From over the Hill . . .
. . . Synchronicity continues to whisper Her secrets in my ear!
my October 10th post
I told of our visit and adventure with Dennis Sovy, Mary and Leon's
great-grandson who lives in Washington state and visited here
a week ago.
Campbell, along with Dennis and I have been emailing (at
least once a day) with information we think of or find.
I had typed this paragraph in the Oct. 10th post from the story
that Reita Campbell (Dave's mother)
wrote in the 1962 Siskiyou Pioneer: "About
1905, Mrs. Sovey decided that she should move to town for the
safety of her daughters. She arranged to trade her property for
a home in town which was near the school. Thus the little adopted
daughter could attend school."
posed this question: Does
anyone know which house in town she bought?
an email from Marilyn of the Etna
Brewing Co. (the property where
Ike Sovy (Mary's son) lived, she mentioned that Andrew
(the original Brewmaster) had bought the property from Ike Sovy's
daughter Mildred (who lived 'down
south') in 1989. (note:
Sovey is often spelled Sovy)
for fun I searched the whitepages for her name and she appeared,
but no address. So I typed in just her last name and city and
a man's name came up, who I presumed was her son. I figured by
now that Mildred had passed.
wrote a letter to him explaining about the website and that Dennis
was trying to find out more about his family here in Etna. I said
that if he was not related to Mildred, please excuse the
intrusion; however if he was, would be please call or email
or write me.
happens often any more, I got busy (working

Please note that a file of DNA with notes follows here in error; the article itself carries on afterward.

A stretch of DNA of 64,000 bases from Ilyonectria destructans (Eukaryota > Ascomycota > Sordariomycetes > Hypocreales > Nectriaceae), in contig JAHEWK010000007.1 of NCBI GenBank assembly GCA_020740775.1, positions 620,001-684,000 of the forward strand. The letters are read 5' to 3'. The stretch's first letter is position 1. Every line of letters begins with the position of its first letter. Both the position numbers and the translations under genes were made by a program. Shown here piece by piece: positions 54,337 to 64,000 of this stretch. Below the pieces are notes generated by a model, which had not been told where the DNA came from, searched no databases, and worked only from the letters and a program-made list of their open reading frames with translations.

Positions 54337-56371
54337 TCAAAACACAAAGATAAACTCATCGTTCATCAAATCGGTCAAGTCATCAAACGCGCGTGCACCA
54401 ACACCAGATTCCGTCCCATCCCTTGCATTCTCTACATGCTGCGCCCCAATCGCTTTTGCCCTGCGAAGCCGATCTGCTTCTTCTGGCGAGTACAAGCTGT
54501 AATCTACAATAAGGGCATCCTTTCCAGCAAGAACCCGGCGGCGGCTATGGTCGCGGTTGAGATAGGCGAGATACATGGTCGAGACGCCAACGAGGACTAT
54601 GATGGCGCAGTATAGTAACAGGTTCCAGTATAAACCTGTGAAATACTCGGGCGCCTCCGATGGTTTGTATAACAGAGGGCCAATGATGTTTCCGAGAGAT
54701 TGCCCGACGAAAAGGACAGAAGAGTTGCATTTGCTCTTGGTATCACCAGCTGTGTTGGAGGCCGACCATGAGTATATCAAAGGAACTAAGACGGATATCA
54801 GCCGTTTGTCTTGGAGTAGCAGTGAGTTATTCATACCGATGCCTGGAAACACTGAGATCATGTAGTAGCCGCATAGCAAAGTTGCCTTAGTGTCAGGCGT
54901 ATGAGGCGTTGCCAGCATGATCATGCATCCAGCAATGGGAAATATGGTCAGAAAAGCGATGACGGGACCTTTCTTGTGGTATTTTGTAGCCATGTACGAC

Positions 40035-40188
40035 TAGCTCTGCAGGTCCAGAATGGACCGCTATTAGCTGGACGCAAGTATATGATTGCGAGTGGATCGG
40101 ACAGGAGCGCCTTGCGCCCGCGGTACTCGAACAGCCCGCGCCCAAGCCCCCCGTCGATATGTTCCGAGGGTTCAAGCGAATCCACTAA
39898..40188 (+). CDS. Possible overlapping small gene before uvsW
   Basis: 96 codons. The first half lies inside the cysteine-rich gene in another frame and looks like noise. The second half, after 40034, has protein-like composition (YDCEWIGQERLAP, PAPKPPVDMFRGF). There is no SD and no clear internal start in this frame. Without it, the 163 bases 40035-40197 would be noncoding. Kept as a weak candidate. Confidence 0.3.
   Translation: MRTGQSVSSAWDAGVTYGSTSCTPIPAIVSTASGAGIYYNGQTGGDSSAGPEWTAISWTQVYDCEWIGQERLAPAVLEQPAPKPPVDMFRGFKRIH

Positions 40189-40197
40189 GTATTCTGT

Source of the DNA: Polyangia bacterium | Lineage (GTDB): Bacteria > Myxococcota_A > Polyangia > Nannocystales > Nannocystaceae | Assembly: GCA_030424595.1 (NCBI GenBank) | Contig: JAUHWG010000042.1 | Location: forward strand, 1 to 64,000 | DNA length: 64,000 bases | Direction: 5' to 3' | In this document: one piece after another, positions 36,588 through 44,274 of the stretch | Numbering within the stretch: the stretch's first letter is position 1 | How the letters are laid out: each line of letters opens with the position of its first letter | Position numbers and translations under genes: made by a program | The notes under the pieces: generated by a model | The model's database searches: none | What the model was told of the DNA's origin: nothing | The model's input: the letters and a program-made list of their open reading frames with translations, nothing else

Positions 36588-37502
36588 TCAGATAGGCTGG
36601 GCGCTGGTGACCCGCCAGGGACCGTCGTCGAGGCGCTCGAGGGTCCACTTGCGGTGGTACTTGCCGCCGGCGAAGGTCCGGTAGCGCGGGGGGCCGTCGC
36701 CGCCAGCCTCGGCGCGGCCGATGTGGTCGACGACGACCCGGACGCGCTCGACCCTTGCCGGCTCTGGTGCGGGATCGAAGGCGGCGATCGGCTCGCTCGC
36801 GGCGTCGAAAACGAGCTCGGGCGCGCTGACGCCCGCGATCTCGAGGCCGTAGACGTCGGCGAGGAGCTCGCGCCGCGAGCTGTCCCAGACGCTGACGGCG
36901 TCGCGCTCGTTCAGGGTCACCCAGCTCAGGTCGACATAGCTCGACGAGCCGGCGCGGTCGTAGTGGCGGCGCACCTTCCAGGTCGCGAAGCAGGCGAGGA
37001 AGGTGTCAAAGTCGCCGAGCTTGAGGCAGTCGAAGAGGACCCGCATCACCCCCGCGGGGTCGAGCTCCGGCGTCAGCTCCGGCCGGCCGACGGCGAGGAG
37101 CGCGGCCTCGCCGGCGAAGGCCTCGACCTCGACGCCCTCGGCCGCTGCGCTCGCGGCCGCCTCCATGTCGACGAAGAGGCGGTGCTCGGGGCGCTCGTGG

outside in this glorious Autumn weather)
and promptly forgot I had sent the letter!
Sunday evening when we came inside, there was a phone message
from the brother of the man I had written!
I called back and we talked and talked and talked for probably
an hour. As it turns out, Mildred is still alive at 98
yrs. old; however, not able to share information with us.
son doesn't have a computer, so I printed out the posting and
the few photos I had and mailed to him. After he receives it,
I am sure we will talk again. He was amazed to find out his mother
had siblings other than Ikey (who
lived in the white house where the Brewery is now until
he passed in 1987) and I was amazed to have found him!
had told me there was a photo of the big white house hanging on
the wall in the Brewery, so today I went down to take a photo
of it . . .
said Kapplers built this in 1905
and lived upstairs until the 'big' house was finished.
The Brewery was across the street. There were wooden aging tanks
and in a long wooden building next to this building, they bottled
If you look
at the left side
you can see part of the Fire Station roofline
wanted to see if I could get about the same angle of the how the
property looks now . . .
I got part
of the Fire Station roof,
but not the right angle.
This is actually
just about where the building sat;
however, the tree blocks the Fire Station roof!
Wood on the
that came from the original house
with photo of Kapplers bottling beer.
If you have
eaten outside on the patio area you'll recognize the flower bed
Marilyn said when she was a little girl, the fence wasn't there,
but a wire gate was
and she would walk down the path from the 'Beehive' where she
lived to visit 'Grandma Nelly' and 'Grandpa Ike'. She would sit
on the stone wall and talk to Grandpa Ike
and he would give her a piece of peppermint candy.The entry door
off the patio into the Brewery was just about where the Sovy door
into their kitchen was.
Marilyn has a cupboard that Grandma Nelly used to store her canning